We all remember when Facebook bought Instagram for $1 billion. Three years since the purchase, Facebook is finally making some headway towards validating this hefty investment.
Summertime, oh summertime, we welcome you with open arms! It’s about that time to start looking for margarita recipes and getting in shape (again) by looking at workouts to do. And where would we all go to if it weren’t for the one and only, Pinterest? Well like so many of us, Pinterest is trying to tone itself up and get that summer six-pack by rolling out some exciting features in the coming months.
In 2013, we published a report on the Top Food Brands of Instagram. Only one brand on our 2013 list still makes the list in 2015. Who has stayed on top, and who’s slipped off the radar? What are they doing right? And how is Instagram delivering in ways that other social media platforms fall short?
While developing the 2015 Top 50 Fashion Brands Report, we were surprised to see several fashion juggernauts not maintaining a presence on Pinterest. Let’s take a look at the two most surprising Pinterest snubs in the fashion world.
As more marketing and sales budgets are being shifted to social media, many marketers are being asked to show the return on that investment and provide more detail on the impact that social media has on the bottom line. In response to this, many social platforms are creating ways for brands to make each platform shoppable, making it easier for a brand’s fans and followers to go from casually browsing to becoming a valuable customer. Here are some of our favorite ways to utilize these features across a variety of social platforms.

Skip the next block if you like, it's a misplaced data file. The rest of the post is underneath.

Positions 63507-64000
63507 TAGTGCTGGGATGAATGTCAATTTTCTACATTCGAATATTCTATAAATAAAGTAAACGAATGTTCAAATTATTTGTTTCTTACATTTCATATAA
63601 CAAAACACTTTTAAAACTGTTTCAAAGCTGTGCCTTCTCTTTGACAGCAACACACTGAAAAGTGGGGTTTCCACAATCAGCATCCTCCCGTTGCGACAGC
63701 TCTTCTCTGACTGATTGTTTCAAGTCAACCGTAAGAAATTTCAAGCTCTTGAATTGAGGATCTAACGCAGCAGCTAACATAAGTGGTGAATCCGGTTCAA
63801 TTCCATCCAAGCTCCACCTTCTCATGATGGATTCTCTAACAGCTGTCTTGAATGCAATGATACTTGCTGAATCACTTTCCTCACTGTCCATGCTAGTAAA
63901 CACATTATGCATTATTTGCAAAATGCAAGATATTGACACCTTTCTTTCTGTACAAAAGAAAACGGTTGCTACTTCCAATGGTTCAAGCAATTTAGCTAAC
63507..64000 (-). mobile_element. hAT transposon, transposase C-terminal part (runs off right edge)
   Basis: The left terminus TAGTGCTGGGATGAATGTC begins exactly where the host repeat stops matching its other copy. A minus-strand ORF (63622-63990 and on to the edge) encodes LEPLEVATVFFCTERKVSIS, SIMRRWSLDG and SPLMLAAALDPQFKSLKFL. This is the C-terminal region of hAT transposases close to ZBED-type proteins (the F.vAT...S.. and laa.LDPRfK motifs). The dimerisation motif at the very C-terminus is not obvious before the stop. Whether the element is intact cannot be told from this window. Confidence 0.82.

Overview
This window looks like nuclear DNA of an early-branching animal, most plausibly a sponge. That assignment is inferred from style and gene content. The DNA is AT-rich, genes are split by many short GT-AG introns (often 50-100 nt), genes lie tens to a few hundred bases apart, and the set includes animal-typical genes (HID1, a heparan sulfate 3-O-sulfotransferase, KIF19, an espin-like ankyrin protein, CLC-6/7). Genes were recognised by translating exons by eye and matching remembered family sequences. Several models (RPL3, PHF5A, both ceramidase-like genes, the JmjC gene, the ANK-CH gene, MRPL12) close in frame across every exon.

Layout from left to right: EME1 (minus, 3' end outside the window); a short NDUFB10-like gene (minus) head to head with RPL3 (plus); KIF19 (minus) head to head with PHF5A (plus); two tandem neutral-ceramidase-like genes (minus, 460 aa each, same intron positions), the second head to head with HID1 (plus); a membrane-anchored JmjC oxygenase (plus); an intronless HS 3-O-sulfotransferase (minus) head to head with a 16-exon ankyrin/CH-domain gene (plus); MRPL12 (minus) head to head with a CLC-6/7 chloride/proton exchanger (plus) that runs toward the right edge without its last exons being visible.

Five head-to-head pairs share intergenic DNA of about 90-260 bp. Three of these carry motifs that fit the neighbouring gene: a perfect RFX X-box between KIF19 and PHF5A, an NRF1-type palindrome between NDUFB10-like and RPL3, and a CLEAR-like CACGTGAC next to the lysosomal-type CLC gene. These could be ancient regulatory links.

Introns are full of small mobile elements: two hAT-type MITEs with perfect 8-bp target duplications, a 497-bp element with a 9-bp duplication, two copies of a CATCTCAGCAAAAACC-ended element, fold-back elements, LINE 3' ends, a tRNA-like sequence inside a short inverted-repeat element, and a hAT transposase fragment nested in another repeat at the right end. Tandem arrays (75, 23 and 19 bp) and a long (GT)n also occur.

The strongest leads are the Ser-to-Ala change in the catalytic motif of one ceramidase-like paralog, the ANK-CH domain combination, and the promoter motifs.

In this digitally-charged world, the fashion industry has flocked to visually focused social media outlets, and Instagram has consistently outperformed every other social channel in this aspect. Fashion requires a very visual medium, and Instagram is perfectly tailored to sharing trends and promoting ambassadors of the industry.
Here at Room 214, just about every project starts with a consumer insights engagement. The research department loves this because we get to take a deep look at each client, digging into the nitty gritty behind the business problem we’re solving. It’s the reason I love working at Room 214 (along with office dogs, open-book management, and a take-what-you-need vacation policy). But I digress.
True to their strategy of uplifting women, Dove wants to put an end to negative tweets about women’s bodies. This is a perfect fit for the brand because after all, “Dove” and “self-confidence” have become synonymous. Dove claims it “only takes one positive tweet to start a trend”, and with this initiative are trying to start a more beneficial movement.
Yes, we cheered on the Denver Broncos last year (a lot of good it did us eh?). And this year, our team almost made it to the big game so we could root for them again. But alas, looks like Room 214 will be rooting for social media during Super Bowl XLIX.